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I Sang ‘Torn’ With Natalie Imbruglia at Karaoke

The Australian pop singer took a break from her 'Male' covers to duet with me on her '90s classic

The week before I met Natalie Imbruglia for karaoke, I had “Torn” stuck in my head every morning. “I thought I saw a man brought to life,” I’d hum while applying eyeliner. “He was warm, he came around, and he was dignified” with a swipe of lipstick. “He showed me what it was to cry,” with a sip of tea, and so on. The only way I know to get a song out of your head is to get it into somebody else’s, so I decided: I was going to have to sing “Torn” to Imbruglia.

Maybe it was a ballsy notion, but I reasoned that the VMA-winning Australian singer/songwriter, who just last week released an album of all covers by men — appropriately called Male — could handle it. After all, she’d already agreed to meet me at a goofy, Christmas light-spackled karaoke joint called Gagopa in New York City’s Koreatown. Or maybe she’d respond with a polite — albeit vaguely noncommittal — smile, like the one Lake Bell reserves for Michael Showalter on Netflix’s Wet Hot American Summer reboot. Or maybe she’d think I was a dork.

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To my surprise, Imbruglia isn’t even sick of talking about “Torn.” “I made a promise that I was going to stay friends with it,” she told me before grabbing the mic. “It was going to be with me forever. It brought so much joy to my life.”

It’s been six years since her last album (2009’s Come to Life) — a break, she says, that partially had to do with writer’s block and a wish to continue acting (before finding radio success, Imbruglia appeared on Down Under soap Neighbours for two years). After studying her old craft for two years in Los Angeles and doing a stint as a judge on the Australian version of the X Factor, though, she began to miss singing.

“I was a little apprehensive about it,” she says of her return. “I didn’t know what was going to happen when I came back — if I had an audience. I thought [a covers album] would be a good way for me to get back into singing and not put too much pressure on myself with the songwriting side of things.”

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Her collection of covers comprises 13 reimaginings, such as Daft Punk and Julian Casablancas’ vocodered “Instant Crush,” the Cure’s pop throwback “Friday I’m in Love,” and Death Cab for Cutie’s acoustic grim-reaper greeting “I Will Follow You Into the Dark,” among others. When asked if she reached out to her covered artists for support or advice — or even permission —Imbruglia shakes her head with a definitive “no.” “I was too chicken,” she says.

“You start making lists,” Imbruglia explains of her album curation process. “Then you start to realize that some of the things you love, you wouldn’t sing well. Like Bonnie Raitt, I thought, ‘How could I even attempt to do a version of a Bonnie Raitt song?’ Some of my all-time favorite artists are women, it became almost too scary or too intimidating. But when I would do songs by men, it was fun. It didn’t feel like ‘I’m going head-to-head with this track, and it’s all very serious.’ It felt playful and fun.” (She also says that midway through the recording, she started “chomping at the bit to songwrite” again, and that she’s already penned eight new songs.)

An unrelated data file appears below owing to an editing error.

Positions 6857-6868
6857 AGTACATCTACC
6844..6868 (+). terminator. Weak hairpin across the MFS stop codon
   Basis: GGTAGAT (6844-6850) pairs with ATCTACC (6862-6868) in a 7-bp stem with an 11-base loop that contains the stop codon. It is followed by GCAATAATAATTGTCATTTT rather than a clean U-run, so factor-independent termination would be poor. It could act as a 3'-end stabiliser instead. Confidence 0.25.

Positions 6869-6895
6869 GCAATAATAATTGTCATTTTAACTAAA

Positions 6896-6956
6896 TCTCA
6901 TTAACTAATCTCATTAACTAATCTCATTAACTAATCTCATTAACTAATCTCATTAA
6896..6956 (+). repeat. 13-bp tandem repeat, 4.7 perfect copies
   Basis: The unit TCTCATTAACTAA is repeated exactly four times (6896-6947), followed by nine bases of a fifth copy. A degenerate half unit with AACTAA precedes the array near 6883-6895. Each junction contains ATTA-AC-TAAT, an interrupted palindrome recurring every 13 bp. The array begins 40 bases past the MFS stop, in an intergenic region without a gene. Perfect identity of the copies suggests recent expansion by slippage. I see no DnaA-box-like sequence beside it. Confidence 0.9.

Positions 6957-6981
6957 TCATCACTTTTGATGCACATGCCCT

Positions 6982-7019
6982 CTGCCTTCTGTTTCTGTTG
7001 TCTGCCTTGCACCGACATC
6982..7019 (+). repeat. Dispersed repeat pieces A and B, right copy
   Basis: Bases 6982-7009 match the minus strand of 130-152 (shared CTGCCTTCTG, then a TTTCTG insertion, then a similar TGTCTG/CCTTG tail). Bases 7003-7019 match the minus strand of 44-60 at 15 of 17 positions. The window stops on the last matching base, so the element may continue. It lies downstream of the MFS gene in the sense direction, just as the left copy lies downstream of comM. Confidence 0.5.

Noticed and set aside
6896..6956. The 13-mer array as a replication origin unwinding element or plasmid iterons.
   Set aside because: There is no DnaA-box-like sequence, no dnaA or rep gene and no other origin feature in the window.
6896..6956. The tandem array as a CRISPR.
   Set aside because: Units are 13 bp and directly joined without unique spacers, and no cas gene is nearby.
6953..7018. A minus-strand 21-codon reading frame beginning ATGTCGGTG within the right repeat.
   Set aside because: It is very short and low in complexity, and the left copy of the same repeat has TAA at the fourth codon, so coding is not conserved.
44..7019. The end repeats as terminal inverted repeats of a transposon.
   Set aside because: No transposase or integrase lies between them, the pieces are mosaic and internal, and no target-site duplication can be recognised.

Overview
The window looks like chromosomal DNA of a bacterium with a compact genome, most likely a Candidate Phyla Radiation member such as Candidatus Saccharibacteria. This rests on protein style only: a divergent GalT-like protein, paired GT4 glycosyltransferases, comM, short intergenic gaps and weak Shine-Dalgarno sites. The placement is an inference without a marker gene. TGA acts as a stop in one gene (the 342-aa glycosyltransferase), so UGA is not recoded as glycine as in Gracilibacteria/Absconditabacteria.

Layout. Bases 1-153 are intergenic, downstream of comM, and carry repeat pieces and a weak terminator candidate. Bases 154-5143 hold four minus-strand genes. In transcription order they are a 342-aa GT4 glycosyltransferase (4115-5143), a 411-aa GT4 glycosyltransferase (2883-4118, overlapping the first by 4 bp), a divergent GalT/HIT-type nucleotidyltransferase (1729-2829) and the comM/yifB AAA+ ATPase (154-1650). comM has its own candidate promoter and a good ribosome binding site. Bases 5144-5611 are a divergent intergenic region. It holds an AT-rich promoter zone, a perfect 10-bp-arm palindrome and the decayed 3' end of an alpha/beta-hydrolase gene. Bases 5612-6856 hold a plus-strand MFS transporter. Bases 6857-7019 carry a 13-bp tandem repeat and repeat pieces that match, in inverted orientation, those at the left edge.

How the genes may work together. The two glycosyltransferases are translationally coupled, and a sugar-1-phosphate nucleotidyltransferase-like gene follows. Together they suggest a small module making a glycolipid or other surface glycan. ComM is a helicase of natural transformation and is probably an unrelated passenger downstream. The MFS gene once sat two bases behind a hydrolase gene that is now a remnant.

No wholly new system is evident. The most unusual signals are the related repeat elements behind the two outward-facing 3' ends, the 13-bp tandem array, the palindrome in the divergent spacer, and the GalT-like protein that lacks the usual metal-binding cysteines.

Given her trepidation at returning to the music industry and touching base with her Male subjects, you’d think Imbruglia would be a hesitant karaoke-er — probably one of those participants who hides behind friends until properly liquored up enough to sing “Livin’ on a Prayer.”

But Imbruglia is not one of those people. I punch in the number for Britney Spears’ “…Baby One More Time,” and just as the dun-nah-nah opening chords sound, she’s up and at the mic by herself, posing, going “Oh, bay-bee, bay-bee,” tipping her head back, and lifting her knees up to her chest. You’d have thought she was three drinks in, despite her staying totally sober, due to a 5 a.m. call time for a Today Show segment tomorrow.

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Alcohol or no, Imbruglia knows how to deliver a full-bodied karaoke performance — even if the rest of her crew hasn’t quite gotten the courage up yet to join her. Sensing that she’d rather sing with a partner (we’re in a tiny, rented room with a disco ball whirling overhead, and not a full karaoke bar — solo performances can be awkward even when you’re Natalie Imbruglia), I cue up Queen’s “Bohemian Rhapsody,” walk to the front, and team up with the room’s resident Grammy nominee.

A few collective Scaramouches and Galileos later, everyone forgets their inhibitions and starts shrieking along. Collectively, we walk 500 miles with the Proclaimers, we promise to “Hold On” to Wilson Phillips, and, like I’ve been unwittingly practicing all week, I get “Torn” in front of Imbruglia.

I had planned to serenade Natalie, but she has other ideas. She gets right up there with me, stretches her arms out like wings, and shakes her hair in front of her face to emulate her track’s famous video. She leans against my back and dips her head back again, as if we’re singing to an audience of thousands and not just to her — no less appreciative — crew of friends and managers. Under normal circumstances, I’d leave the head-tipping and the spinal curving to the professionals, but I feel like I owe it to my 10-year-old self to get this right.

When the final harmonies run out, Imbruglia turns around and engulfs me in a bear hug, our second embrace of the night. The next morning, as predicted, “Torn” has cleared out of my head, and I can apply makeup in relative peace.

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All photos by Andrew Piccone